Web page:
Memorial Day to Labor Day is called the 100 Deadliest Days. These are the days during the summer months where driving fatalities are at their highest, especially for teenagers. In fact, over the past five years, nearly 3,500 people have been killed in crashes involving teen drivers during this three-month duration.
But why? “Teenagers are out of school, there are more activities available for them, and often they are very new drivers,” says Malcolm Creighton MD, chair of Hospital Based Specialties and Emergency Medicine at Lahey Hospital & Medical Center.
Distracted and Drunk in the Dark
According to the AAA Foundation for Traffic Safety, there are certain factors behind these crashes. Based on their 2018 report, 36% of all motor vehicle fatalities involving teen drivers occurred between 9:00 p.m. and 5:00 a.m. “The exuberance of youth, inexperienced drivers, alcohol, and darkness make for a deadly combination,” says Creighton.
Speed is another factor. “With dry roads during New England summers, everyone is driving faster,” says Creighton. When you add in distracted driving, especially using a mobile device while on the road, the dangers of driving can skyrocket. A 2018 study by the Journal of Adolescent Health notes that 38% of teenagers admitted to driving and texting at least once prior to being surveyed. “Texting is not only addictive but the main connection to their peers. They usually get away with it and so it seems benign until something bad happens with a two-ton automobile.”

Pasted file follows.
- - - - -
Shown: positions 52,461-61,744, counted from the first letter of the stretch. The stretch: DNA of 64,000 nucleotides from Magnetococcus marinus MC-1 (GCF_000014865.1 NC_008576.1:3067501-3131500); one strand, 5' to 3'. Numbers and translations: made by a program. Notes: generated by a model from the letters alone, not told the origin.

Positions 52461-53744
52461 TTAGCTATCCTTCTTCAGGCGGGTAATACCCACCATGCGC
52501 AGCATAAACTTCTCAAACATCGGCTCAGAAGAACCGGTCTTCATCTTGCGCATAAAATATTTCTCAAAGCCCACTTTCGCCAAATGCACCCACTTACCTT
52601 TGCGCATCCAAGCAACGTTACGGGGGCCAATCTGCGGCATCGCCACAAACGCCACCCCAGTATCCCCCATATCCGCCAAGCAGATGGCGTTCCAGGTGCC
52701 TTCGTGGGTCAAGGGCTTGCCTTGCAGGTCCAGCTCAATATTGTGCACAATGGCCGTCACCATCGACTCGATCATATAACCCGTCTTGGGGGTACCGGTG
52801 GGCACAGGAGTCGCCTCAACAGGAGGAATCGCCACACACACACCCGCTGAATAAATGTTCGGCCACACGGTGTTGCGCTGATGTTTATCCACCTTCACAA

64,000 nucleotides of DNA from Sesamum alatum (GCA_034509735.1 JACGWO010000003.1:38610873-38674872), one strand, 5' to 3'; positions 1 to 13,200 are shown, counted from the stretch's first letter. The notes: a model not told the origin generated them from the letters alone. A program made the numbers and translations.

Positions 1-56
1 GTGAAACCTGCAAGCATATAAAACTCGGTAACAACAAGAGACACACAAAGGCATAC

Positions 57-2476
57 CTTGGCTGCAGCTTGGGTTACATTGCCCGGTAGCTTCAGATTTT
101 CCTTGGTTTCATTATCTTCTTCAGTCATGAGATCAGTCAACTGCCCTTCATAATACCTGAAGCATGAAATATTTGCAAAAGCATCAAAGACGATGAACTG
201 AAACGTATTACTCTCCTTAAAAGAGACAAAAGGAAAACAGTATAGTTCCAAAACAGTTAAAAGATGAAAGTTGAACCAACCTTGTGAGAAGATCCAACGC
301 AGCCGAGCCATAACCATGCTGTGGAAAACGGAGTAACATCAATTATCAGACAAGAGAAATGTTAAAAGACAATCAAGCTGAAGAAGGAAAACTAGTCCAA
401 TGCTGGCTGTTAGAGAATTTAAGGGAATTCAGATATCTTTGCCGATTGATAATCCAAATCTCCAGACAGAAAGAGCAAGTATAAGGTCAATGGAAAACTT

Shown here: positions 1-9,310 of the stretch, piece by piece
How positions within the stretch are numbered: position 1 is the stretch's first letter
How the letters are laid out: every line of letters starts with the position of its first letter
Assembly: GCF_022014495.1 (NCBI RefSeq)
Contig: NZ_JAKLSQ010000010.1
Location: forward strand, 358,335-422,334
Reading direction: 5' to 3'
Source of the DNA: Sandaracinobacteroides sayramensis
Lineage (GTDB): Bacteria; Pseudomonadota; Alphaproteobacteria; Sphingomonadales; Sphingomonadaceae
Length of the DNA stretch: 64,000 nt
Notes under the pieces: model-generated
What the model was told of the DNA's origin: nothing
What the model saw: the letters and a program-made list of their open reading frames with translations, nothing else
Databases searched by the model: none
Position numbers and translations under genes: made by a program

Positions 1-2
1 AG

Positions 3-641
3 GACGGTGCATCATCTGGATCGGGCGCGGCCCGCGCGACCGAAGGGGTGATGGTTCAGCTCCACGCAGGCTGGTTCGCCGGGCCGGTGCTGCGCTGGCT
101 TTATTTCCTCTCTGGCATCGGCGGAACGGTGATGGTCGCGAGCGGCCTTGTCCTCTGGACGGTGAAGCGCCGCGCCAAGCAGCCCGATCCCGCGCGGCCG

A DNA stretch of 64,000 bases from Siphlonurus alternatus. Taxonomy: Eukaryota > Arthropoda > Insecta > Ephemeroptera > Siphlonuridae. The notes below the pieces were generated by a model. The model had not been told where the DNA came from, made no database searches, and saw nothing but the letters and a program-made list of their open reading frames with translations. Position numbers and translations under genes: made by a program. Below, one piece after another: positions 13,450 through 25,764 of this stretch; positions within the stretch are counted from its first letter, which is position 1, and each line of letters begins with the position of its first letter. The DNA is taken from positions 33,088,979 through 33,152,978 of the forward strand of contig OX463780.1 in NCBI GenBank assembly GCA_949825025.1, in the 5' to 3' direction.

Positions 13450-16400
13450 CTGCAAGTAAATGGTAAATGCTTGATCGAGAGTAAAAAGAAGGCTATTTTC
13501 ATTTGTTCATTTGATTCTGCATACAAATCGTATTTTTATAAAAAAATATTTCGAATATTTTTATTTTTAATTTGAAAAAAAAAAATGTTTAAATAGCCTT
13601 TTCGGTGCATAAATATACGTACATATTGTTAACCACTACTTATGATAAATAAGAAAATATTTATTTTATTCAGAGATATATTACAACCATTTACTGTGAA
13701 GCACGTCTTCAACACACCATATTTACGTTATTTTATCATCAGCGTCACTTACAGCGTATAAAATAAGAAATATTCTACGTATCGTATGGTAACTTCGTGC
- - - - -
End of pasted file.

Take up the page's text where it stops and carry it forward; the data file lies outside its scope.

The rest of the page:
And then there is driving while under the influence. According to the Centers for Disease Control and Prevention, teens are more likely than anyone else to be killed in an alcohol-related crash. “I believe it is because the consequences are not obvious to them and alcohol reduces inhibitions, judgment and reaction times.”
How to Break Through
Ultimately, the goal is to have honest, candid conversations with your teens about staying safe year round.
Creighton says “parents may avoid talking to their kids about these issues because they feel like they won’t be listened to, but it’s important to offer them alternatives.” Instead of getting in the car with a driver under the influence, “kids should know they can pick up the phone and call their parent or guardian for a ride. There will be no guilt or judgment at the time, but maybe a conversation about these behaviors later down the road.”
For more ways to speak with your teen about the dangers of drinking/texting and driving, speak with your health care provider.